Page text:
The highly anticipated movie adaptation of Angie Thomas's 2017 YA bestseller, The Hate U Give, arrived in theaters nationwide on Oct. 19, and it's not one to miss. The film features a star-studded cast — including Amandla Stenberg, Regina Hall, and Russell Hornsby — and a powerful story that tackles race, police brutality, and black identity. The novel, which has actually been banned in several school districts, centers on the story of 16-year-old Starr Carter as she deals with the aftermath of witnessing her friend's death at the hands of the police.
The Hate U Give began as a short story in response to the 2009 police shooting of Oscar Grant. "Every day, I would make a 10-minute drive to school from where I lived, and I would hear two different conversations about Oscar," Thomas revealed in an interview with Cosmopolitan. "In my neighborhood, Oscar was 'one of us,' but in my school, he 'shouldn't have done this or that,' or 'he got what he deserved.'"
Though Thomas initially put the book aside because it was emotionally draining, she decided to expand the story into a novel after the deaths of several more black lives at the hands of police officers. "I found myself more angry and more frustrated and more hurt," she admitted.
One of the prevalent themes of the book is how the oppressive systems that keep minorities from getting ahead feed into the cycle of crime, violence, and poverty that dominates poor communities. It's no surprise that Thomas drew inspiration for the book's title from Tupac Shakur, a rapper well known for music that focuses on the hardship of racism, social oppression, and life in poor communities. It's his concept of "THUG LIFE" that becomes an important motif in the book while also providing the title. The phrase is actually an acronym for "The Hate U Gave Little Infants F*cks Everybody," which, according to the rapper, means, "What you feed us as seeds, grows and blows up in your face."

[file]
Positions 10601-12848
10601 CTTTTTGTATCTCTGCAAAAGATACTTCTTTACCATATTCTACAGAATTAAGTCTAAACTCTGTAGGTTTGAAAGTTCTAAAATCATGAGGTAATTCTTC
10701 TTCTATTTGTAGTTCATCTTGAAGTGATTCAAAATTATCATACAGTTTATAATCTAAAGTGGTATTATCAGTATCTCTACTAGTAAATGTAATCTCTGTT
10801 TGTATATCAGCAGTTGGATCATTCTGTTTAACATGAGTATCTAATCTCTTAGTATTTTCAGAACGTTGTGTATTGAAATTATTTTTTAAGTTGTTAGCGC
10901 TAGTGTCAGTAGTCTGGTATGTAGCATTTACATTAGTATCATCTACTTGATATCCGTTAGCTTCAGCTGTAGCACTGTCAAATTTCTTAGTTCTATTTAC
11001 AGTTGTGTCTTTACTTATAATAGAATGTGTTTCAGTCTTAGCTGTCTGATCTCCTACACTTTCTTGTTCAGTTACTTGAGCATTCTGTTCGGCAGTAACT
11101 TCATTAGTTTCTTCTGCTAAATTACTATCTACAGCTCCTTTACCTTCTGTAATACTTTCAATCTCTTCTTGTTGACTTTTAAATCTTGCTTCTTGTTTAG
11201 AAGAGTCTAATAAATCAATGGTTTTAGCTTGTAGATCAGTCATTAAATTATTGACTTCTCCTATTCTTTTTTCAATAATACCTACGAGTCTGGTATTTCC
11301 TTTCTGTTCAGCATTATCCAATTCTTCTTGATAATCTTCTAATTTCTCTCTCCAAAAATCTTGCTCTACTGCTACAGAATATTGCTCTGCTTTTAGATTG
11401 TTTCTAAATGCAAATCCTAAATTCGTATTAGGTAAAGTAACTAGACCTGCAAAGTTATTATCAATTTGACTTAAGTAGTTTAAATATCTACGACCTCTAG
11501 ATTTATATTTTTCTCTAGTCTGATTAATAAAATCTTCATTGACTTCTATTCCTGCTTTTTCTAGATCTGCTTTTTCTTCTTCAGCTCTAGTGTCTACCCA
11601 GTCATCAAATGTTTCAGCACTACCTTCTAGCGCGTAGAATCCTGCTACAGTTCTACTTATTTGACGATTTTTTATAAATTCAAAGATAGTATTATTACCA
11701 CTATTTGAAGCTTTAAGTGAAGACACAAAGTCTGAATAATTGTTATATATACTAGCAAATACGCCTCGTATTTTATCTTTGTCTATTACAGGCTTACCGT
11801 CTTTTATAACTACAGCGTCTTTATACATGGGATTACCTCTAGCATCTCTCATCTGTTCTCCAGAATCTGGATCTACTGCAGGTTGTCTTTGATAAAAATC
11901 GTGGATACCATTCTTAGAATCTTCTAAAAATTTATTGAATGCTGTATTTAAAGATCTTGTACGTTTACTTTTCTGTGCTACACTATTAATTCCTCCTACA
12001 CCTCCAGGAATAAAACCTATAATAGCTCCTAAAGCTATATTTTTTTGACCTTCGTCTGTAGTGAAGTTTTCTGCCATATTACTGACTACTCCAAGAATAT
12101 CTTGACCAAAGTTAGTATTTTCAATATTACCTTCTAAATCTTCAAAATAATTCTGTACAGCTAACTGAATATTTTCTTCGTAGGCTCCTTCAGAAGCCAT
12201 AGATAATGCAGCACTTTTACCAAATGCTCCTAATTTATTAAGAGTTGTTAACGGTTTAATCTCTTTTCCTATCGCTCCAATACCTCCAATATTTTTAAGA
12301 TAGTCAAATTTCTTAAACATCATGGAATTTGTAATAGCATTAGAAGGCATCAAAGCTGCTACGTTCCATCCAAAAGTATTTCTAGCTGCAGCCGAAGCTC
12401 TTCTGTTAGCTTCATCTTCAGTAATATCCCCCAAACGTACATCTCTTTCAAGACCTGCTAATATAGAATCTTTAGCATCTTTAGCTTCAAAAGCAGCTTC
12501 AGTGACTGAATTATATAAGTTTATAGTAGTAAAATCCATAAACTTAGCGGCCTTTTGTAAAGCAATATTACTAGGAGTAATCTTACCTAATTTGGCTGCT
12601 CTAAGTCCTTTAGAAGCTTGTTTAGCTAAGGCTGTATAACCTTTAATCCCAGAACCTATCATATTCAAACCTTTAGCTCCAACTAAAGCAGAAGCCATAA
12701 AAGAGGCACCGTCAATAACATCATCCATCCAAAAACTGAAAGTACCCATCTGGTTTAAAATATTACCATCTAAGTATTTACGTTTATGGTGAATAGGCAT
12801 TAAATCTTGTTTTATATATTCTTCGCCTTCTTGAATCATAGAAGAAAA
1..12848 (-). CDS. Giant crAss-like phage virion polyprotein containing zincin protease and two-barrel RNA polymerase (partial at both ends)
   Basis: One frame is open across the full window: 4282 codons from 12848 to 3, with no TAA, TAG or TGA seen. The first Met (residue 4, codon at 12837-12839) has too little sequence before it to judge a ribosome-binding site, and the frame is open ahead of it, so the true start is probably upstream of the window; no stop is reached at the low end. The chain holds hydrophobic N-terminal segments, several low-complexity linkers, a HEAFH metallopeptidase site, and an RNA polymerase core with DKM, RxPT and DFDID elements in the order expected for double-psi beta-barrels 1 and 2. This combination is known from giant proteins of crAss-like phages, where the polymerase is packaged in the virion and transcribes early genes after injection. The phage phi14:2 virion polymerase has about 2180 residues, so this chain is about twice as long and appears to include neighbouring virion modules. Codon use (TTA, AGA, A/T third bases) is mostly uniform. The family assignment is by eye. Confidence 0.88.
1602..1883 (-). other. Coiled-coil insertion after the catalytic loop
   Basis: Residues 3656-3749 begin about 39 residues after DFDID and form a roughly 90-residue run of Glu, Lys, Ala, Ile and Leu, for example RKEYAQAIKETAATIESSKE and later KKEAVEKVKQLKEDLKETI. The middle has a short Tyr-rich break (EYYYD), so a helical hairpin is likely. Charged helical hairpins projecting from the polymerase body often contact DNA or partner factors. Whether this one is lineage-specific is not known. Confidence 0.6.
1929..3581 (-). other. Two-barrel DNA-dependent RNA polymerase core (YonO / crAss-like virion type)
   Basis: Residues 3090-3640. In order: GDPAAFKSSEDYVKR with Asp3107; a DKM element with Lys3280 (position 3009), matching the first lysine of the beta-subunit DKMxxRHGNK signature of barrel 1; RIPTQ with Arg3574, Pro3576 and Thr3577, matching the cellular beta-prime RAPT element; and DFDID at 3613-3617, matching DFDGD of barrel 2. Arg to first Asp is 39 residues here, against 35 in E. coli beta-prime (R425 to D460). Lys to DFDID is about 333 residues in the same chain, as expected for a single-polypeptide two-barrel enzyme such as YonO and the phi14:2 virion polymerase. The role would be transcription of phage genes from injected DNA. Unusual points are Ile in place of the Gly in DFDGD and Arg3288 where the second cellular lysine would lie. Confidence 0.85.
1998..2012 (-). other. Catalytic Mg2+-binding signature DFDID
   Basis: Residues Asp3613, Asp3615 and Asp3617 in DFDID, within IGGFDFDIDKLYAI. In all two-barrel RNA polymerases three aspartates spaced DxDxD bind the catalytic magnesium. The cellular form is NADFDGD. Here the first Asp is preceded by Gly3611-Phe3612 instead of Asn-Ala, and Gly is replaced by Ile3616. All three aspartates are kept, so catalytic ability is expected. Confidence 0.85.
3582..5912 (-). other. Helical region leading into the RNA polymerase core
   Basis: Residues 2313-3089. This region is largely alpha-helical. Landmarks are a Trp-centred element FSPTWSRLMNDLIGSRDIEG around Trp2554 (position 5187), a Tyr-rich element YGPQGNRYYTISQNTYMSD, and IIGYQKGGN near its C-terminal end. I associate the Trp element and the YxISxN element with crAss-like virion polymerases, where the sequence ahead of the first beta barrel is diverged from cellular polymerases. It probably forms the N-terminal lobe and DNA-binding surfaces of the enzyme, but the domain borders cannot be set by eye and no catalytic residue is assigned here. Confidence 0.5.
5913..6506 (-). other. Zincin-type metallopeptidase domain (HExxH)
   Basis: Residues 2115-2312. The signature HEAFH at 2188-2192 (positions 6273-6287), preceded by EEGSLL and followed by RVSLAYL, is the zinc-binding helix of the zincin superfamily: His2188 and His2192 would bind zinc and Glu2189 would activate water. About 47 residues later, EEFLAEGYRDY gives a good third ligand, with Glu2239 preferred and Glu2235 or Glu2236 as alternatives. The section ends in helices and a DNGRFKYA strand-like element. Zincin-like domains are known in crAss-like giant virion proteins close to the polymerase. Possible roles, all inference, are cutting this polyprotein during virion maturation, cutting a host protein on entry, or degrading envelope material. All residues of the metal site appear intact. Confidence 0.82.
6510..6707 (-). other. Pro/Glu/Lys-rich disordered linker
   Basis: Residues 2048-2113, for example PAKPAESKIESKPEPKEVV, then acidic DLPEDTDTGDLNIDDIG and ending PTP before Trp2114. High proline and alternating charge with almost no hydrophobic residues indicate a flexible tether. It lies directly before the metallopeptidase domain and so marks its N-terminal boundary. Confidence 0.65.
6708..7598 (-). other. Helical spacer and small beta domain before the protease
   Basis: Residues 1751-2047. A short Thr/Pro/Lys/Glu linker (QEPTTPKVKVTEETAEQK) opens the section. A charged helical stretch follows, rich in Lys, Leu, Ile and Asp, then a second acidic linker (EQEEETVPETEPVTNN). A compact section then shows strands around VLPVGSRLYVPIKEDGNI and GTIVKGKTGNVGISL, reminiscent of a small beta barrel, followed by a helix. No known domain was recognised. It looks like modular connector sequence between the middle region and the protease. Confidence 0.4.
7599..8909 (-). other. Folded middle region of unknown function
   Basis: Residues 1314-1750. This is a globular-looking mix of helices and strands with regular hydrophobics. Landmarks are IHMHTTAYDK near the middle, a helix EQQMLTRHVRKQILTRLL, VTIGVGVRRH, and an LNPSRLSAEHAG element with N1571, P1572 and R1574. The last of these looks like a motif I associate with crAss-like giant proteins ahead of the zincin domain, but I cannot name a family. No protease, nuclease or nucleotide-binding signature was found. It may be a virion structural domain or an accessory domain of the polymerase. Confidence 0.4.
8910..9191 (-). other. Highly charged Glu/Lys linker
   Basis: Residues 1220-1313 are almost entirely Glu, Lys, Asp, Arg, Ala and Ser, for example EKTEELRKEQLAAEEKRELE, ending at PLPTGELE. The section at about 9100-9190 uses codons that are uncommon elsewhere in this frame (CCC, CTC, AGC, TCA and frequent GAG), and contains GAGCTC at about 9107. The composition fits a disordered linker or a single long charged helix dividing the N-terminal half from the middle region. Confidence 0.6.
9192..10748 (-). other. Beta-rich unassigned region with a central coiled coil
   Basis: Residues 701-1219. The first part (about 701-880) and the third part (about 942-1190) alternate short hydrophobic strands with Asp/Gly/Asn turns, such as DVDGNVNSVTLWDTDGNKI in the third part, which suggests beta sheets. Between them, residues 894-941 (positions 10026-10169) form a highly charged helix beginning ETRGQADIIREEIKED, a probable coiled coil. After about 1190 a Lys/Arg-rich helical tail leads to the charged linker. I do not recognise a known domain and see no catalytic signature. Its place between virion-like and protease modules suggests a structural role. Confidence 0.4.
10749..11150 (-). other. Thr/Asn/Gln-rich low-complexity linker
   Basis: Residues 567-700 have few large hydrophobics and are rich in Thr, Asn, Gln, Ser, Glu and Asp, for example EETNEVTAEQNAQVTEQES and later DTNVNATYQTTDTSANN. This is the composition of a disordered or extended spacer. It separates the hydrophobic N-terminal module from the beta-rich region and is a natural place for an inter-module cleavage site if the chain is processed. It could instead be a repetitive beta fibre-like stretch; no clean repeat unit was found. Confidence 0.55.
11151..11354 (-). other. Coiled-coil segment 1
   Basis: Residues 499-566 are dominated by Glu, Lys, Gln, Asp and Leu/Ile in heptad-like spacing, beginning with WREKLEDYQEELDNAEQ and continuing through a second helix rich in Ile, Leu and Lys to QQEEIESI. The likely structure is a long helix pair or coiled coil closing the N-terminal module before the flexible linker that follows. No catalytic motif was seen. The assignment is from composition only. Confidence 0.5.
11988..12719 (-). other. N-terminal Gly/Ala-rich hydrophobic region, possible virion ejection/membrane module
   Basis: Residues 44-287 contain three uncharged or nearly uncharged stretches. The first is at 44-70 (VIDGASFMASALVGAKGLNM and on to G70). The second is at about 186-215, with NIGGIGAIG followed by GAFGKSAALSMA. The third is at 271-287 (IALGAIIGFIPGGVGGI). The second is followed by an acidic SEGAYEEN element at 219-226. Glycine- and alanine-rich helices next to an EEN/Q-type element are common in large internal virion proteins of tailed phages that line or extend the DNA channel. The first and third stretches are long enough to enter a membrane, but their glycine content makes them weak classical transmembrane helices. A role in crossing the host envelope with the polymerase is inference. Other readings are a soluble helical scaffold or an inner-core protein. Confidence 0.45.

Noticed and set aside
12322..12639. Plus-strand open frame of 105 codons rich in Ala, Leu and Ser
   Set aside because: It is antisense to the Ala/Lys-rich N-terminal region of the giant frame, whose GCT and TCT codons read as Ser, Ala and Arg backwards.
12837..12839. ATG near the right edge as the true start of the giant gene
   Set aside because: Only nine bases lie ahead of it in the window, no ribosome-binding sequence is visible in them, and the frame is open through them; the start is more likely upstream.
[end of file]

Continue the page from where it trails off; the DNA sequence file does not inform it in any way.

This is perfectly encapsulated by most of the people living in Garden Heights. As Maverick explains to Starr, the racism that so many people in Garden Heights receive — whether that's in the form of being abused by police or not being able to find solid career opportunities — results in them resorting to drug dealing and gangs. Because they lack the tools and ability to better themselves, they turn to the methods and people they know are available. In turn, this makes them easy fodder for more racism and oppression, which completes the cycle. For Thomas, this was why Tupac's lyric was the perfect title for her novel.
"Everybody knows [THUG LIFE] as the tattoo he had. . . . But when I saw him explain what it means, it hit me that that's not just in my book, but that's what we see in society," she explained. "When these unarmed black people lose their lives, the hate they've been given screws us all. We see it in the form of anger, and we see it in the form of riots. So when I saw that in the video, it was like a sign."
We have no doubt that no one will forget what "THUG LIFE" really means after watching this movie.